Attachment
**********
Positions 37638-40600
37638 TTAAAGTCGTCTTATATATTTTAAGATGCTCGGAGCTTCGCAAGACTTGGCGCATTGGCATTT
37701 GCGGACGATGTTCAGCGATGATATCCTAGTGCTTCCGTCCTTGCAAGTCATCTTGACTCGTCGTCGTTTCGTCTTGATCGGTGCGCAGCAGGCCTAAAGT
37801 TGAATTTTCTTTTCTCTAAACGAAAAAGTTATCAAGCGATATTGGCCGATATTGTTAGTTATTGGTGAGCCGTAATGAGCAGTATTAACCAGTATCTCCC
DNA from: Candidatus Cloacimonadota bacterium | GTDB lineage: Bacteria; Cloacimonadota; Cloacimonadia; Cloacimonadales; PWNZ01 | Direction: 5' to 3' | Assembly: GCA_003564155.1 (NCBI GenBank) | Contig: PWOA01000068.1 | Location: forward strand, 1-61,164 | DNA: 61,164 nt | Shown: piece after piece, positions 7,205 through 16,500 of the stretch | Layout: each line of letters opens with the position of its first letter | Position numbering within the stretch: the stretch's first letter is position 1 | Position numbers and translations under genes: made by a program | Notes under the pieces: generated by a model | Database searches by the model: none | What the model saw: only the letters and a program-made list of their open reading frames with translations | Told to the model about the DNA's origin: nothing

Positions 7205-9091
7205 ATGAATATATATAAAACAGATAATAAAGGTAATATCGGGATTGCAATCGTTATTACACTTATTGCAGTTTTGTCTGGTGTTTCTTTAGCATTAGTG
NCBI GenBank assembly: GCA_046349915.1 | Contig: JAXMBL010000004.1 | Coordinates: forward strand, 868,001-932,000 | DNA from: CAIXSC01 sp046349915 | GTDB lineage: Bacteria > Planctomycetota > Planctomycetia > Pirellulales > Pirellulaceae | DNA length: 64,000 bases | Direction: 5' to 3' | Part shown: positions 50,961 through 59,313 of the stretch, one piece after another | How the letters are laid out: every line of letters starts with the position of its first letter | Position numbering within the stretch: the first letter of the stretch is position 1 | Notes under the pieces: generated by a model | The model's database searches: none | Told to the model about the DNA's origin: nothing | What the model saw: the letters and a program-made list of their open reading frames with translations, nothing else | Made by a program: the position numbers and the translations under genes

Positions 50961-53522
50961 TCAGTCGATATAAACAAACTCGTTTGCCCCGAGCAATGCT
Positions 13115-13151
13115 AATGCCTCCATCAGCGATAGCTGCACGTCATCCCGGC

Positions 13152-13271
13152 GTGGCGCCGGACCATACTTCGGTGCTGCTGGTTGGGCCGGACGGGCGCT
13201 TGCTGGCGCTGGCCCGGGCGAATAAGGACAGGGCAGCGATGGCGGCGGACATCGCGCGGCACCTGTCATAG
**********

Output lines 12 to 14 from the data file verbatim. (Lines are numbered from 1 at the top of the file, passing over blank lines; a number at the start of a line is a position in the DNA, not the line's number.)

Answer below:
13115 AATGCCTCCATCAGCGATAGCTGCACGTCATCCCGGC

Positions 13152-13271
13152 GTGGCGCCGGACCATACTTCGGTGCTGCTGGTTGGGCCGGACGGGCGCT